Absenteeism in Uganda is estimated at between 37% and 48%, and although it is recognized to be a significant health system challenge and priority for improvement, there remains no clear strategy to address this barrier.1 A qualitative study explored the reasons for absenteeism in both the public and private sector in Uganda. Public sector providers reported that a common cause for absenteeism was lack of regular and appropriate payment, which motivated them to seek dual pay elsewhere. Particularly upon hire, payments were often delayed for up to a year, and when providers did receive payments, they often did not receive back pay. Managers were aware of this problem, and they often did not report absent employees because they acknowledged and understood providers’ need to seek supplemental income. Additionally, providers and managers noted that funds were often not well allocated to basic inputs, resulting in stock-outs and insufficient supplies for providers to carry out their duties. Providers also often missed work for personal reasons such as the expectation to care for the elderly or children or the need to attend a burial on short notice without the ability to communicate absences with their managers. Although the study did not discuss solutions or interventions, it highlights the multiple health system influences that affect health worker motivation, suggesting that solutions must be considered from a whole-system perspective.1

Like Uganda, Rwanda has experienced significant absenteeism among the health workforce, primarily due to a lack of financial incentives. Previously, providers in Rwanda were paid regardless of attendance and were rarely reprimanded for absenteeism.2 In 2005, the Government of Rwanda introduced a performance-based financing scheme where health worker payment was linked to attendance, services provided, and referrals. This new scheme not only incentivized providers to be present during their scheduled shifts but it also incentivized specific services. For instance, providing a facility-based delivery was highly monetarily incentivized, and as a result providers encouraged community health workers to conduct active outreach to pregnant women in the communities and encourage them to deliver in facilities.3 This is an example of the ways in which performance-based financing can incentivize specific behavior, and in some cases, this can result in perverse incentives or over-provision of specific services if the measured outcomes are not well designed.4 More details on performance-based financing can be found in the provider motivation section of this module. The information systems used for the performance-based financing schemes in Rwanda enabled managers to identify and terminate workers who did not show up for their planned shifts. This intervention benefited from close coordination with the Government of Rwanda to implement changes such as those to the national payment systems.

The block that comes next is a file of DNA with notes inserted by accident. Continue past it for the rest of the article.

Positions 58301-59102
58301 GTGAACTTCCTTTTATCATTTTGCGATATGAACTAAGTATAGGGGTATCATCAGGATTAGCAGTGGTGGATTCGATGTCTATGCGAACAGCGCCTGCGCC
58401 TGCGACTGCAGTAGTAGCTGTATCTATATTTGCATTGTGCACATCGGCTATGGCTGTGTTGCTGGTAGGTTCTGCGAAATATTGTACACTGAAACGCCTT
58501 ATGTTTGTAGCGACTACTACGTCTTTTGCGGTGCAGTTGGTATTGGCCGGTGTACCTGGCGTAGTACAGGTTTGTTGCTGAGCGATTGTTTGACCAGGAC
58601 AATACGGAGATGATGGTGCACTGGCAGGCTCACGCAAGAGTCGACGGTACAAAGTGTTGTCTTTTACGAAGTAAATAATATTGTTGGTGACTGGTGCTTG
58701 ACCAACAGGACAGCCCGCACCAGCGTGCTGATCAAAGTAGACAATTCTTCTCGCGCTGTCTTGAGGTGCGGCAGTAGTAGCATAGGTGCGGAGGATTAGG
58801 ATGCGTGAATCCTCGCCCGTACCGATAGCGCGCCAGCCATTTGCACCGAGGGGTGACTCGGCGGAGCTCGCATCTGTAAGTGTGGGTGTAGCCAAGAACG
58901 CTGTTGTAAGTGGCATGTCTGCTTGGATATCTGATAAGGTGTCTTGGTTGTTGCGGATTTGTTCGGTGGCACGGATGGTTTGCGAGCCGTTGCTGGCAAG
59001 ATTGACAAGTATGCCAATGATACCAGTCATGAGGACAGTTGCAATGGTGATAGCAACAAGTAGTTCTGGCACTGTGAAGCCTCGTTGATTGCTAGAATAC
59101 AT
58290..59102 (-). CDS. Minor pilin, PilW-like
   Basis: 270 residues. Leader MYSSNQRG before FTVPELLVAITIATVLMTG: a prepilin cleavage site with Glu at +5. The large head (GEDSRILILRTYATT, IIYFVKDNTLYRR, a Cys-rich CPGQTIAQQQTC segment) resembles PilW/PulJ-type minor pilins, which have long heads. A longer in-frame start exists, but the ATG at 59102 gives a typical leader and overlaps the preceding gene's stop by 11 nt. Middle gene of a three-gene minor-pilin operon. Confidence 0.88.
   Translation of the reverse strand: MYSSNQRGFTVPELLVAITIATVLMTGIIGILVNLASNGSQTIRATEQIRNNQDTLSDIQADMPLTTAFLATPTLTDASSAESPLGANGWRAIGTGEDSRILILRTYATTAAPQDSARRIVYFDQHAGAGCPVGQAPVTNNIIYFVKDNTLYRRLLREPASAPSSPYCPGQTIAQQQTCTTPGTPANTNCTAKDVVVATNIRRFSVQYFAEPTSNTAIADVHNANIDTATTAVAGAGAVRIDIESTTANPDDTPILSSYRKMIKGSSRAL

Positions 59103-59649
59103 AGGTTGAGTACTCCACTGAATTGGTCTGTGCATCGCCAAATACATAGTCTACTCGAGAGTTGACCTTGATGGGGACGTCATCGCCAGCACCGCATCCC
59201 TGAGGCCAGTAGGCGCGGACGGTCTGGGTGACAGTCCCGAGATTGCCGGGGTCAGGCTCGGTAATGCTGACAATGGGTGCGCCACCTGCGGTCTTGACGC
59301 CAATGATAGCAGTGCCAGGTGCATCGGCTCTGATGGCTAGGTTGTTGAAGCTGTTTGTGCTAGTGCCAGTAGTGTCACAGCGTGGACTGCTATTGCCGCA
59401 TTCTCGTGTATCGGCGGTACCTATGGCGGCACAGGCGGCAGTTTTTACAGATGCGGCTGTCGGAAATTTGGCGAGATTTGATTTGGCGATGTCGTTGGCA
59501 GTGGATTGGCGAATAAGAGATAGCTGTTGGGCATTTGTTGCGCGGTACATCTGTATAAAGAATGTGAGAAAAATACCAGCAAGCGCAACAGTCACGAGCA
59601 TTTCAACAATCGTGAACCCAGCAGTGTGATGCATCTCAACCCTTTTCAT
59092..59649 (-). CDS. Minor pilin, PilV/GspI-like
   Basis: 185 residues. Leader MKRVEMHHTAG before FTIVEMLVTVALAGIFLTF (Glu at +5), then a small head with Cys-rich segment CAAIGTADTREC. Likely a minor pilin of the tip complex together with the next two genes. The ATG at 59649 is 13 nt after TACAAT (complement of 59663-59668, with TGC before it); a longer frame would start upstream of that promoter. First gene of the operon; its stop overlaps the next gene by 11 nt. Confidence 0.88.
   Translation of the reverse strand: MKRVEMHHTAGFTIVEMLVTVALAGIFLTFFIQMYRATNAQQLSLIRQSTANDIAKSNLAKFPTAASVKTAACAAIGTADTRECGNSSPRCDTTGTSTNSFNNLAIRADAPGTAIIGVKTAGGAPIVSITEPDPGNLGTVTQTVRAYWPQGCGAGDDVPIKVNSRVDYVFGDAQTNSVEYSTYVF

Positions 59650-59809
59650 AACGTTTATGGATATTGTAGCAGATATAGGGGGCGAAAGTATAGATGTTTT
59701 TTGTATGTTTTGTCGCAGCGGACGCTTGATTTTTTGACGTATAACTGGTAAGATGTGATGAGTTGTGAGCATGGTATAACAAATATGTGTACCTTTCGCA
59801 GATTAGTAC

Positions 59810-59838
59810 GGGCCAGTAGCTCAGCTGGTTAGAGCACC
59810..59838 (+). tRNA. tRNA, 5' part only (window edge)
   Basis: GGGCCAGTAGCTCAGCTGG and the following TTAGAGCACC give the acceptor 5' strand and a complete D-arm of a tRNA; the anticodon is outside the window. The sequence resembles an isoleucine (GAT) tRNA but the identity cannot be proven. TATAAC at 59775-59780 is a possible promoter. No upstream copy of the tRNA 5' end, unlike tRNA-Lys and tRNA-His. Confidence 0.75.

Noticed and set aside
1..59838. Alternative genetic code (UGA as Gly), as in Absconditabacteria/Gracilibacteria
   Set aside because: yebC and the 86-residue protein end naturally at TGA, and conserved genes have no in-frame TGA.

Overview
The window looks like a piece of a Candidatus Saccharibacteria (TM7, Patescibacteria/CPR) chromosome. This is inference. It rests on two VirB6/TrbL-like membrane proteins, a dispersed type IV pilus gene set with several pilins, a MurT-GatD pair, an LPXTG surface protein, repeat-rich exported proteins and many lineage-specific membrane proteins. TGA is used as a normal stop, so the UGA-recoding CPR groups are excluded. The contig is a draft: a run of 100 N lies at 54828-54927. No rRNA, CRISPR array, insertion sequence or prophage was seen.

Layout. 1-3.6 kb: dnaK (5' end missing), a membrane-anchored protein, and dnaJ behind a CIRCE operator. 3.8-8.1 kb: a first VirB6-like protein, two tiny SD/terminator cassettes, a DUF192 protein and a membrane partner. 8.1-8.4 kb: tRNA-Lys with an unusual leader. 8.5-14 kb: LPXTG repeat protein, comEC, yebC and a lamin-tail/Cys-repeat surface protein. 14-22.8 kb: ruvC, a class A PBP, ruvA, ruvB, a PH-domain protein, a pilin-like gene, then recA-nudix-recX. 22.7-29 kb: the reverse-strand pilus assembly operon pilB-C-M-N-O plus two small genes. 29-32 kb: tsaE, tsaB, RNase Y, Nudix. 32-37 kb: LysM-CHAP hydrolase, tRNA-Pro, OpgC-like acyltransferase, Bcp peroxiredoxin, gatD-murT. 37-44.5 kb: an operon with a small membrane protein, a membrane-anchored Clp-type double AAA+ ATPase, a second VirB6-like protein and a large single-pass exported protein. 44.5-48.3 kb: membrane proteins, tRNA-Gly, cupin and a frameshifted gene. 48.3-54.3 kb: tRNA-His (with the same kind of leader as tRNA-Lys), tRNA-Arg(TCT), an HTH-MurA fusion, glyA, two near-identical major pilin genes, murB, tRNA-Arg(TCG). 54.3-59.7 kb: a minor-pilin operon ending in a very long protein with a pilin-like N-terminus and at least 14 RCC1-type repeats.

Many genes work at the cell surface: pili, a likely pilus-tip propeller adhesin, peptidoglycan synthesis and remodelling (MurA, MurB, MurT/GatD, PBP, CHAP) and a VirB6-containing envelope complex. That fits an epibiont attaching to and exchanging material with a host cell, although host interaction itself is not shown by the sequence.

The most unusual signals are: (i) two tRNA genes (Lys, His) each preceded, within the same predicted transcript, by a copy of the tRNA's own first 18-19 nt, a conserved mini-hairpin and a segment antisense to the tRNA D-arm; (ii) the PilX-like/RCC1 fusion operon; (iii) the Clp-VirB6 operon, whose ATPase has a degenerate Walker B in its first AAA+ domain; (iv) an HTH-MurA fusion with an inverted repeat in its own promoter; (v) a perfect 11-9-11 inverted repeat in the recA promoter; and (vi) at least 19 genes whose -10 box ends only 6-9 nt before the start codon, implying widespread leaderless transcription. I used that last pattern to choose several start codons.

1. Tweheyo R, Daker-White G, Reed C, Davies L, Kiwanuka S, Campbell S. ‘Nobody is after you; it is your initiative to start work’: a qualitative study of health workforce absenteeism in rural Uganda. BMJ Glob Heal [Internet]. 2017;2(4):e000455. Available from:
  2. Scheffler RM. The labour market for human resources for health in low- and middle-income countries WHO Library Cataloguing-in-Publication Data. Hum Resour Heal Obs IBruckner, Tim IISpetz, Joanne III World Heal Organ IVTitle VSeries ISBN [Internet]. 2012;978:92–4. Available from:
  3. Basinga P, Gertler PJ, Vermeersch CMJ. Paying Primary Health Care Centers for Performance in Rwanda. World [Internet]. 2010;1(January):1–29. Available from:
  4. Paul E, Albert L, Bisala BN, Bodson O, Bonnet E, Bossyns P, et al. Performance-based financing in low-income and middle-income countries: isn’t it time for a rethink? BMJ Glob Heal [Internet]. 2018;3(1):e000664. Available from: